Director: Song Hae-Sung
Studio: Premier Entertainment
About This DVD
'Failan' a rare gem in Korean melodrama
"Failan" is a love story about a couple who've never met. Actually, it's about a one-way affection a lonely girl desperate for love feels for a good-for-nothing low life who only married her to make some quick cash.
Not a romantic setting and certainly not a typical movie plot - which is why it was so shocking that the film was so good. This is the kind of movie that takes hold of you, haunts you in your dreams for days and makes you really, really think about what love is (when was the last time a Korean film made you think about anything at all?).
The film's main character is Kang-jae (Choi Min-shik), a fashion-defying bum who spends his days playing video games, beating up kids half his size and running for his life when he sees his ex-buddy-turned-boss coming around the corner.
So not tough is he, in fact, that when a middle-aged supermarket owner beats him and pulls his hair, all he can say is, "What can I do? She's my mother's age?"
Thus, it's not surprising that when his gang leader friend asks him to take the blame for the murder he committed during a drunken rage in exchange for a large sum of money, he agrees, calculating to himself, "10 years behind bars is not a bad price for a ship."
What stirs an unexpected storm in his grim life, however, is a letter - from his wife.
Wait, did he have a wife? He barely remembers, but then recalls a small wad of money he pocketed for marrying a Chinese immigrant who was stranded here without family or a visa. Apparently, she has died of a fatal disease and the police was summoning him to identify her. This is to be his last trip before heading for prison.
The journey turns out to be something else altogether, though. It begins with the letter addressed to him that the police brought. In it is a letter written in childish Korean script, "Dear Kang-jae ... Thank you. I was able to work here because of you. Everybody here is kind. But you're the kindest because you married me." A love letter never sent.
These words touch Kang-jae, who slowly learns that the poor, lonely girl secretly loved him for his act of great kindness, not knowing that he hasn't thought of her once since signing the marriage papers and taking the fee. In her belief in him as the "kindest man" and thus a man worth loving, however, he sees himself anew.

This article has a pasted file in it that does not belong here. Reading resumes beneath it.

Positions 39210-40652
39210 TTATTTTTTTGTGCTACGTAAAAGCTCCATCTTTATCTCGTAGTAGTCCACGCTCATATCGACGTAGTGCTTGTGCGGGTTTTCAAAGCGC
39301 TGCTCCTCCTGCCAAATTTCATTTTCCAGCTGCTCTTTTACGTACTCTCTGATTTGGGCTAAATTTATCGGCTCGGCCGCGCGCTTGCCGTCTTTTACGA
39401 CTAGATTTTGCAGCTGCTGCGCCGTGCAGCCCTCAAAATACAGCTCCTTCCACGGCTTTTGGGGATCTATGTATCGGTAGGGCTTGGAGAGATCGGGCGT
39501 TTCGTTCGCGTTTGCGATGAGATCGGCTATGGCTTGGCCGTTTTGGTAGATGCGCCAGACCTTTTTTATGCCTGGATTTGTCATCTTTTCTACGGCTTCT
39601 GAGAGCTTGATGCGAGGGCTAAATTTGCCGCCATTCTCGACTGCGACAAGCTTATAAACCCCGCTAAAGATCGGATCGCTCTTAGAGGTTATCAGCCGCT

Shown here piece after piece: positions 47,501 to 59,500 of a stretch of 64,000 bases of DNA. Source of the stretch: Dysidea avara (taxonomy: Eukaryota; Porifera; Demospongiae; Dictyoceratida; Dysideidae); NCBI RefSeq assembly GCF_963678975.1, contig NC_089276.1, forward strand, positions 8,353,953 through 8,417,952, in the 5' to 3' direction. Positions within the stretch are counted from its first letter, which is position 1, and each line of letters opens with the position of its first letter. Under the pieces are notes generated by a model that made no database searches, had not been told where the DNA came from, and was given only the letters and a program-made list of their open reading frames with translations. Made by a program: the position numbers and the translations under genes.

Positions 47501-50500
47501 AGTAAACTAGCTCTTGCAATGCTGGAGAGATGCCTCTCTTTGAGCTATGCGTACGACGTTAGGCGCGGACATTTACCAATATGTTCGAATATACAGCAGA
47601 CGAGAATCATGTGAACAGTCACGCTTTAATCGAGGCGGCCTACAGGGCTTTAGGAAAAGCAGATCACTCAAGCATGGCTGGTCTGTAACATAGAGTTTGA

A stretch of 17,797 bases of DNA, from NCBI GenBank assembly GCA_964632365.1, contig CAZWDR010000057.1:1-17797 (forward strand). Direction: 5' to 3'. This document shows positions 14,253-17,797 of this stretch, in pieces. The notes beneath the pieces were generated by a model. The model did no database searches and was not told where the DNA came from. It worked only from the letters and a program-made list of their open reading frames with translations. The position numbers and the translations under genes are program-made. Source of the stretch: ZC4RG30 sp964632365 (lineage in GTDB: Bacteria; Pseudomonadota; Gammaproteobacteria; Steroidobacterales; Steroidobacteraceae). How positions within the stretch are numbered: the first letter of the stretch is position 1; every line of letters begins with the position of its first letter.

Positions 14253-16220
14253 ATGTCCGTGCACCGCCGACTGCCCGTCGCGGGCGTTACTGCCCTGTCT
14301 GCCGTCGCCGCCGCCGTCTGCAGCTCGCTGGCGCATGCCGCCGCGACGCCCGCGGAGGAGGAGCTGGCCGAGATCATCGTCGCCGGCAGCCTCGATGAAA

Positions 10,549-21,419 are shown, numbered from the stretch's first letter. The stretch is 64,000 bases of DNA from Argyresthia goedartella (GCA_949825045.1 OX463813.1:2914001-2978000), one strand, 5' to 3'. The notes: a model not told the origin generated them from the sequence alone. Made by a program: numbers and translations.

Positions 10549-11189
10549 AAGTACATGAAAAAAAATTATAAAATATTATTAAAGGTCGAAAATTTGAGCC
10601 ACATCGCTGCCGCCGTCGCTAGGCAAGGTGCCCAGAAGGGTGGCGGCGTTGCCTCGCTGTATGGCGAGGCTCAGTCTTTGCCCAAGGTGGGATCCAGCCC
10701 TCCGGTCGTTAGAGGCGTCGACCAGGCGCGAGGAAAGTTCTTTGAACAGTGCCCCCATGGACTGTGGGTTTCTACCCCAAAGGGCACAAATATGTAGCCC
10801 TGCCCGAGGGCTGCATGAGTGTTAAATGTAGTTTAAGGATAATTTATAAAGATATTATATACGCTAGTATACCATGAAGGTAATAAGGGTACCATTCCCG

He also realizes he has lost the chance to love such a pure-hearted woman. This is overwhelmingly clear when he meets his wife face to face for the first time: standing in the dark, cold mortuary where her corpse is wheeled out to him for identification. Later, when he visits Failan's house and her landlord cries, "Why do you come now? She waited for you for so long," he breaks down and weeps.
There are a number of wonderful things about this film, the greatest of which is the structure. Telling a love story between two people who've never met, and so realistically, is a great feat in itself, but even more impressive is how the director brings together the framing story and the romance. The film has the kind of conclusion that sends chills down one's spine for its poetic perfection. The little bits of flashback scenes showing Failan falling in love with Kang-jae are also memorable and touching.
Perhaps the quality of the script is not at all surprising, though, considering that it was written by Jiro Asada, Japanese writer famous for "Love Letter" and "Popeya." In fact, it's not hard to detect the same tragic air that perfumed "Love Letter" in "Failan."
If the writing credit goes to Japan, however, the acting and directing talent are indisputably Korean. Choi (who is famous for his comical role in "The Quiet Family," chilling North Korean spy in "Swiri" and a murderous husband in "Happy Ending") is nothing less than brilliant in this work, playing a third-rate sluggard like it's his real job.
Director Song Hae-sung, who debuted with another romantic tragedy "Kara" in 1999, also showed surprising maturity, replacing prettiness with more genuine beauty - real life, with its rotting parts and all.
Last but not least is the actress of the title character Failan, the gorgeous Hong Kong star Cecilia Cheung of "Songwon" and "Twelve Nights." Appearing without any makeup, she manages to look beautiful while poisoning the film with such quiet sadness that she will likely replace Korea's most popular actresses as the most memorable heroine in Korean cinema ever By Kim Mi-hui Staff reporter.
|Audio Format:||Dolby Digital 2.0 Stereo, Dolby Digital 5.1 Surround, DTS|
|Video Format:||Anamorphic Widescreen 1.85:1|
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